Welcome to Stay Sustainable! This blog is dedicated to sustainability and how to live a more eco-friendly lifestyle. We will be exploring topics including veganism, renewable resources, pollution, and much more! For my first blog, I am going to introduce the topic of sustainability and what it means to live sustainably.
What is sustainability? Sustainability is a term that has been used more often in the past decade than any other time in our history. However, as someone who is majoring in animal ecology and minoring in sustainability, I have found that many people do not know the meaning of sustainability. When I tell my friends and family, “I am minoring in sustainability, I am so excited!” I am often asked, “Oh…wait, what is that?” If you were to look up sustainability in the Merriam-Webster dictionary, you would find, “able to last or continue for a long time.” Now, if you were to apply this definition to Earth’s energy and natural resources, you would get, “a method or lifestyle of using or harvesting resources so that the resources are not depleted or permanently damaged.” So, sustainability is all about lowering human consumption of resources and waste production in order to “sustain” human populations and the resources we consume for the rest of time. By practicing sustainability, we will not only be protecting our own species but our fellow inhabitants and the planet we share together.
Why is sustainability important? With the development of modern medicine and industry in the 20th century, the U.S. and other more developed countries found that their death rates and birth rates had stabilized, meaning the amount of births equaled the number of deaths. However, many countries that had access to medicine but were not industrialized became stuck in a transition phase, meaning death rates were low while birth rates were extremely high. This is still the case today for many less developed countries. This, along with other factors such as cultural attitudes and education level, have lead to extreme overpopulation in these countries. So, how does sustainability relate to overpopulation? Well, as a consequence of overpopulation, more food and material resources are needed to support a greater number of people. However, many of our resources are non-renewable, meaning they are of limited supply or it requires too much time for the supply to regenerate (ex: natural gas, oil). Not only this, but the harvesting and use of these non-renewable resources further contributes to our global green house gas emissions. This includes the burning of fossil fuels in cars, planes, factories, electrical energy consumption, and modern day agricultural practices. Over the next few decades, we need to be searching for sustainable, renewable resources that can support our growing populations while reducing energy consumption and green house gas emissions.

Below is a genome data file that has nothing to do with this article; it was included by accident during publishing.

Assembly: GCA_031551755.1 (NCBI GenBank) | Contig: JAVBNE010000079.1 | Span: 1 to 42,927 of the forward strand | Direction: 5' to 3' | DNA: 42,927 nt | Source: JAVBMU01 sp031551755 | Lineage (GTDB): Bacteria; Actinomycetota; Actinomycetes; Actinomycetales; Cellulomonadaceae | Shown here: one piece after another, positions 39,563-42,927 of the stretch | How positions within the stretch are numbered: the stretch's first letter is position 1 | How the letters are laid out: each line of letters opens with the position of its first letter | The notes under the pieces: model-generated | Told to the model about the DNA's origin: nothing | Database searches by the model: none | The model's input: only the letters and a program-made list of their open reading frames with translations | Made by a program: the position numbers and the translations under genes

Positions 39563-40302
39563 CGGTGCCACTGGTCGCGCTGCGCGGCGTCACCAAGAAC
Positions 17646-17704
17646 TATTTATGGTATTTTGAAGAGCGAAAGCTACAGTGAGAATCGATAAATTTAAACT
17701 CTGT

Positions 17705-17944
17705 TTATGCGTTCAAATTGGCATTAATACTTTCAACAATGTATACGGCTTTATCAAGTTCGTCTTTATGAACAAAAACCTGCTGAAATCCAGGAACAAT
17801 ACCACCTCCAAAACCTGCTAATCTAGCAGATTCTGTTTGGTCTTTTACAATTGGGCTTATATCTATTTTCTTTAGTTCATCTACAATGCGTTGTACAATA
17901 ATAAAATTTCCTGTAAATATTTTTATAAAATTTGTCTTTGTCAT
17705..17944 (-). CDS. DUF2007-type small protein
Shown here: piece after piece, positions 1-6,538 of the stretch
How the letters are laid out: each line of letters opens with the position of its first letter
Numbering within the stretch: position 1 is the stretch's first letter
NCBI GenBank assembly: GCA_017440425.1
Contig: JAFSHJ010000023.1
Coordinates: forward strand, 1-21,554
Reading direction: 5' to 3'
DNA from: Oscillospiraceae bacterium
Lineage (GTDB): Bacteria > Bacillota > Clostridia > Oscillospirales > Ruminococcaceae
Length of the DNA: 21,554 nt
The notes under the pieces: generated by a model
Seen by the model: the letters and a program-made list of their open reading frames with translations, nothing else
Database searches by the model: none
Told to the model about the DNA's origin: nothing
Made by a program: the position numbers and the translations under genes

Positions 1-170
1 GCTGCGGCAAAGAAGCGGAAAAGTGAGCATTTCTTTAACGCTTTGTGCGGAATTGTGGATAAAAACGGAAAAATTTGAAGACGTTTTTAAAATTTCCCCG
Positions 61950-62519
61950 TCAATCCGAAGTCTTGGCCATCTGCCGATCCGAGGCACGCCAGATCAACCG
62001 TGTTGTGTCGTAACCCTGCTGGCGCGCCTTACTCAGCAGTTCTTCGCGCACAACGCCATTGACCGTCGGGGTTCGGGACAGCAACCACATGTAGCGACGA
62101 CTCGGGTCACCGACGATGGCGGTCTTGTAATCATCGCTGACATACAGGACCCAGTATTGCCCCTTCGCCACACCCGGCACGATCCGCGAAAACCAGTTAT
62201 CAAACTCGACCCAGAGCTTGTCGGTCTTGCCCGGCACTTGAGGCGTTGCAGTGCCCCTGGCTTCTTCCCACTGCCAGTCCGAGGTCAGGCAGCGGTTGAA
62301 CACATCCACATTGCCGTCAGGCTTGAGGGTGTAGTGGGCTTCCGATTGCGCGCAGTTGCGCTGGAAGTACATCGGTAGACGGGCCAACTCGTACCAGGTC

What is an example of a sustainable resource? An example of a sustainable resource that has taken storm here in the U.S. and around the world is bamboo. Bamboo is a grass of great strength and versatility. It can be grown on virtually every continent and is known as the fastest growing plant on our planet. A bamboo clump can be harvested after 2-3 years of growth where a hard wood tree cannot be harvested until 20-50 years of growth. Not only this, but the harvesting of bamboo can be done by hand, reducing the amount of green house gas emissions that would otherwise be released with mechanical harvesting. These qualities make bamboo an excellent renewable resource to replace hardwood and softwoods as building material around the world. Bamboo is now being used to construct homes, fences, and even suspensory bridges. While it is great for construction, bamboo can also be used to make clothing, utensils, medicine, and food as well. This is just one of the many renewable resources that has the potential to put humans on a more sustainable and eco-friendly path by providing a number of wanted materials in a short period of time. Some of my later blog posts will touch on more amazing, renewable resources!
Now that you have learned about what it means to be sustainable and what makes a sustainable resource, my next blog post will be about how to make small sustainable changes in your own life that can reduce your energy consumption and waste production!